aligned_alloc(3) — Linux manual page


POSIX_MEMALIGN(3)         Linux Programmer's Manual        POSIX_MEMALIGN(3)

NAME         top

       posix_memalign,  aligned_alloc,  memalign, valloc, pvalloc - allocate
       aligned memory

SYNOPSIS         top

       #include <stdlib.h>

       int posix_memalign(void **memptr, size_t alignment, size_t size);
       void *aligned_alloc(size_t alignment, size_t size);
       void *valloc(size_t size);

       #include <malloc.h>

       void *memalign(size_t alignment, size_t size);
       void *pvalloc(size_t size);

   Feature Test Macro Requirements for glibc (see feature_test_macros(7)):

       posix_memalign(): _POSIX_C_SOURCE >= 200112L

       aligned_alloc(): _ISOC11_SOURCE

           Since glibc 2.12:
               (_XOPEN_SOURCE >= 500) && !(_POSIX_C_SOURCE >= 200112L)
                   || /* Glibc since 2.19: */ _DEFAULT_SOURCE
                   || /* Glibc versions <= 2.19: */ _SVID_SOURCE || _BSD_SOURCE
           Before glibc 2.12:
               _BSD_SOURCE || _XOPEN_SOURCE >= 500
               (The (nonstandard) header file <malloc.h>  also  exposes  the
               declaration   of   valloc();   no  feature  test  macros  are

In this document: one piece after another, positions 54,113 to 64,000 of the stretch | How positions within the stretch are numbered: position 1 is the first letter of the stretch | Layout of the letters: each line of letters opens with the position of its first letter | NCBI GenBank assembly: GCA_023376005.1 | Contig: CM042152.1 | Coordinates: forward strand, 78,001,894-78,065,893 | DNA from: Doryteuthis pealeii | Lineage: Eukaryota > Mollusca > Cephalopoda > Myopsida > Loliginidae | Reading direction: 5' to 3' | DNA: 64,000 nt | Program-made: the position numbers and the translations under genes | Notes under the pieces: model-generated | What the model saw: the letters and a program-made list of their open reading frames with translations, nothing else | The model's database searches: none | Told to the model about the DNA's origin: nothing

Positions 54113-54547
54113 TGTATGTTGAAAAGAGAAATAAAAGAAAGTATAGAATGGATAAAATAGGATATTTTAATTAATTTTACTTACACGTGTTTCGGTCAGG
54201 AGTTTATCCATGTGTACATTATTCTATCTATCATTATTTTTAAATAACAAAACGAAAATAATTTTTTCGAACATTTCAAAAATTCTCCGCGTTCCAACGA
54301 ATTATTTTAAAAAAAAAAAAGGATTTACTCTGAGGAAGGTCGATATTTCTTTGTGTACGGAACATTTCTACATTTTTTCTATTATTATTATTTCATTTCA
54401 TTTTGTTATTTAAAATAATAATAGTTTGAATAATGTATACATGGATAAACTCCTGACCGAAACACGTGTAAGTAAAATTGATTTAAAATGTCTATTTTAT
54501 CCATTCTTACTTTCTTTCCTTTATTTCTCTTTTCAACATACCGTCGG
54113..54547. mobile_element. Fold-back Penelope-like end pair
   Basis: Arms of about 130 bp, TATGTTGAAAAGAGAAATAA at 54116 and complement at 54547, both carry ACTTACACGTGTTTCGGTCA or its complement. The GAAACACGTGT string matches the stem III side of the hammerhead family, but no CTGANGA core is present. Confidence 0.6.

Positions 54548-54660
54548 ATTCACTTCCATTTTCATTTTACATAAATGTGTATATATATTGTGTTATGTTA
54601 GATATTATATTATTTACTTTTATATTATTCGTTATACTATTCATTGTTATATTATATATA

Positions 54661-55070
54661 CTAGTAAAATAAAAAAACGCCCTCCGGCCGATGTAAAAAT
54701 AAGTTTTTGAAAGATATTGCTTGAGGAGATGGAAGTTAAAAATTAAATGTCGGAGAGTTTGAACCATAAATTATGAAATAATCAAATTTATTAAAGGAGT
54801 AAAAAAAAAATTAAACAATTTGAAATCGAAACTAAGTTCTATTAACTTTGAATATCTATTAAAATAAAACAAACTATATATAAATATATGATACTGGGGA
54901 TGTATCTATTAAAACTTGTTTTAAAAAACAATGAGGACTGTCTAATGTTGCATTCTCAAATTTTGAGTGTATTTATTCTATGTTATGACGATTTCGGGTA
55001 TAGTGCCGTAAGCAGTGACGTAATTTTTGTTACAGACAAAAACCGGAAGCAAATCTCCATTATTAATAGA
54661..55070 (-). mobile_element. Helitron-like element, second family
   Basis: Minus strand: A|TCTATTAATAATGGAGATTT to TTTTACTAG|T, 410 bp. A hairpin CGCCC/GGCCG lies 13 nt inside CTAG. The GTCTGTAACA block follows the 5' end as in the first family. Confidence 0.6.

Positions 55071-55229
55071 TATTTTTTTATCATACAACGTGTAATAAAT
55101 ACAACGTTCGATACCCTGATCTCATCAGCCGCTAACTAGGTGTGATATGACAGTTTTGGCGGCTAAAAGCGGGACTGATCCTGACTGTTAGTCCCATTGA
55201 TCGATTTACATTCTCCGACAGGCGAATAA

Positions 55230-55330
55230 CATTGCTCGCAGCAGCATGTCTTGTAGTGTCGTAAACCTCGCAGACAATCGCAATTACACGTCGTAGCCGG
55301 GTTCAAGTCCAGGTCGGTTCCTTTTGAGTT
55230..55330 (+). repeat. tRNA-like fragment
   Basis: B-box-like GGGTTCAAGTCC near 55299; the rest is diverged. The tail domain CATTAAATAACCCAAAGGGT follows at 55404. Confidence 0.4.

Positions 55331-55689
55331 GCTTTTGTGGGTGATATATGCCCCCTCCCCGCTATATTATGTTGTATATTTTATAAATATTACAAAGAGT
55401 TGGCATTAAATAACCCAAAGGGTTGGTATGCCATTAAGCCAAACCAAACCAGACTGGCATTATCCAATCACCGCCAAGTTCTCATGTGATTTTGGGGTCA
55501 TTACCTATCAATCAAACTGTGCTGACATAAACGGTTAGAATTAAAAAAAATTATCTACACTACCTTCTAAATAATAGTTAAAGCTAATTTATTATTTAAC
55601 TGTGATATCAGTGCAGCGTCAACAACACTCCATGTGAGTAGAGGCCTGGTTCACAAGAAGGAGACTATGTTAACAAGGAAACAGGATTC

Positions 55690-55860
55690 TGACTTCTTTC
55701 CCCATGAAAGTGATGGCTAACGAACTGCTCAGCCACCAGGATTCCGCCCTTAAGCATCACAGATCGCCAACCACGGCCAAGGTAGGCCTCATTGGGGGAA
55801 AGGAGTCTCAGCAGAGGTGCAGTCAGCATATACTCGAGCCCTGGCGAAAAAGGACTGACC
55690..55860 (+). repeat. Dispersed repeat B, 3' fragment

DESCRIPTION         top

       The function posix_memalign() allocates size bytes and places the
       address of the allocated memory in *memptr.  The address of the
       allocated memory will be a multiple of alignment, which must be a
       power of two and a multiple of sizeof(void *).  This address can
       later be successfully passed to free(3).  If size is 0, then the
       value placed in *memptr is either NULL or a unique pointer value.

       The obsolete function memalign() allocates size bytes and returns a
       pointer to the allocated memory.  The memory address will be a
       multiple of alignment, which must be a power of two.

       The function aligned_alloc() is the same as memalign(), except for
       the added restriction that size should be a multiple of alignment.

       The obsolete function valloc() allocates size bytes and returns a
       pointer to the allocated memory.  The memory address will be a
       multiple of the page size.  It is equivalent to

       The obsolete function pvalloc() is similar to valloc(), but rounds
       the size of the allocation up to the next multiple of the system page

       For all of these functions, the memory is not zeroed.

RETURN VALUE         top

       aligned_alloc(), memalign(), valloc(), and pvalloc() return a pointer
       to the allocated memory on success.  On error, NULL is returned, and
       errno is set to indicate the cause of the error.

       posix_memalign() returns zero on success, or one of the error values
       listed in the next section on failure.  The value of errno is not
       set.  On Linux (and other systems), posix_memalign() does not modify
       memptr on failure.  A requirement standardizing this behavior was
       added in POSIX.1-2008 TC2.

ERRORS         top

       EINVAL The alignment argument was not a power of two, or was not a
              multiple of sizeof(void *).